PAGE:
“If you have PTSD and you think everyone’s trying to kill you, then hang around a bunch of carrots,” said Tapia. “No one’s going to hurt you there, it’s going to be the safest place for you to heal.”
In the nearer future, the rooftop of Fourth and Olive will soon be home to a hydroponic system, so that they can grow their own cabbage, tomatoes, leafy greens and pretty much anything aside from root vegetables and tree fruit, enabling Chef Alex McGroarty to experiment with different hybrids for their sauerkraut, which is currently fermented in-house.
McGroarty letting the Post in on the cheese-making process.
“I’m not a food connoisseur, but it’s a unique food experience for me,” said Crockett. “I eat everywhere in Long Beach, but the stuff he does with bacon, like bacon is like a whole different thing, it’s not bacon, it’s like these crunchy bits, it’s fluffy, it’s different, but they’re thick chunks.
“All the ingredients are super simple,” Crockett continued. “It’s not a competing palate, it’s always a background to a feature element.”
The cheese, the main ingredient of the Fresh Cheese Dumplings—keyword being “fresh”— is also made in-house, the sausages, including the housemade Boudin Blanc, not to mention the crust of both the Bacon & Leek and Clam, Bacon and Roasted Garlic Tartes Flambée is made from scratch from a sourdough starter McGroarty cultivated for six months. He wanted the crust to be perfect, to reach a point where he wanted to serve it knowing it couldn’t get any better, McGroarty said.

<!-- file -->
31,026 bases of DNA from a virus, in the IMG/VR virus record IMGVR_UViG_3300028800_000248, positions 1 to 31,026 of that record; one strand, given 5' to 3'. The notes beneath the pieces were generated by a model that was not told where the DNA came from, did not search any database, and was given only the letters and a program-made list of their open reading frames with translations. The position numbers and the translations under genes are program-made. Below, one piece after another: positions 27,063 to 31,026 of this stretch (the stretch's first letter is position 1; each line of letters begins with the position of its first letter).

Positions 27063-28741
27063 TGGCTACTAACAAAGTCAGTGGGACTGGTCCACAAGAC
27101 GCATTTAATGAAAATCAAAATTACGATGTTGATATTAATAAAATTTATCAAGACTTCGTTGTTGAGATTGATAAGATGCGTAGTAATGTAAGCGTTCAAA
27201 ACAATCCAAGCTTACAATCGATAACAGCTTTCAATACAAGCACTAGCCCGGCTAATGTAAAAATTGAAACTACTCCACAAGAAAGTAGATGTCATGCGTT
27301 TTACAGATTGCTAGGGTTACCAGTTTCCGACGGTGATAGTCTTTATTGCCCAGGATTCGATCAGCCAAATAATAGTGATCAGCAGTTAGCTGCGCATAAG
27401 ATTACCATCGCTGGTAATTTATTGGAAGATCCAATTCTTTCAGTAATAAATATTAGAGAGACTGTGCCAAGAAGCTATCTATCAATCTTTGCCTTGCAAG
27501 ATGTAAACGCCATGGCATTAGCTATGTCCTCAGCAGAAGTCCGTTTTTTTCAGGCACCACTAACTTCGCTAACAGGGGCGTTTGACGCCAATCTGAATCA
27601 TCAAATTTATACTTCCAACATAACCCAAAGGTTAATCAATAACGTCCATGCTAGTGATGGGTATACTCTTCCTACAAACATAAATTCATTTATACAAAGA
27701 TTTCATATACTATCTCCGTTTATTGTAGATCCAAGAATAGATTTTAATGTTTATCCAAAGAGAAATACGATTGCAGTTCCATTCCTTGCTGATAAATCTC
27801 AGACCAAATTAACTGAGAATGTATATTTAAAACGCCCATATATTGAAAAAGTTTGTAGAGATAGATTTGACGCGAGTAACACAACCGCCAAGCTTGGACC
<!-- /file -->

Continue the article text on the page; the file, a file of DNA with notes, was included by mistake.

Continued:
Tapia digging into the Bacon & Leek tart flambee.
“It’s definitely an art, and like any art, you can tell the people that do it for the love of the work as opposed to the ones that are doing it just to make a bunch of money,” said Tapia, nodding to McGroarty’s culinary expertise.
Such is the Pittsburgh native and Salt’s Cure alumnus’ way of perfecting every dish before it's ever introduced to the palate of any patron, most notably the Pork Shoulder Chop, set in roasted apple, fennel, cipollini, mustard seed and brown butter. It’s likely to be unlike any pork chop you’ve ever tasted, a high quality cut cooked to medium or medium rare.
“It’s just something completely different,” said McGroarty. “The first time I tried this pork I was just- it’s just so much better than any other pork I’ve ever had.”
The Pork Shoulder Chop.
McGroarty traveled to the individual ranchers and farmers who provide their meats, ensuring the poultry live their lives out fully and that the pigs and cows they select have the opportunity to enjoy their time on Earth. The results are meats that taste more like they did when, say, your grandparents tasted it, before industrial standardized cattle factories became the norm for production, churning out what Tapia said his team calls “plastic meat.”
“It’s a marriage between pork and butter,” Tapia said of the pork chops.
“There’s a lot of fat in it, but the fat just melts,” McGroarty added.
From left to right: partners Dan Tapia, Alex McGroarty and Adam Grimm.
“There’s nobody in Long Beach who has this level of commitment,” said Tapia. “There’s nobody. This is the best food in Long Beach. And I don’t say this as a prideful restaurant owner, I say this as somebody who has been working in restaurants since he was 14. I’m 37 now, so 23 years of doing this, I know exactly what we have.”
Fourth and Olive is located at 743 East Fourth Street.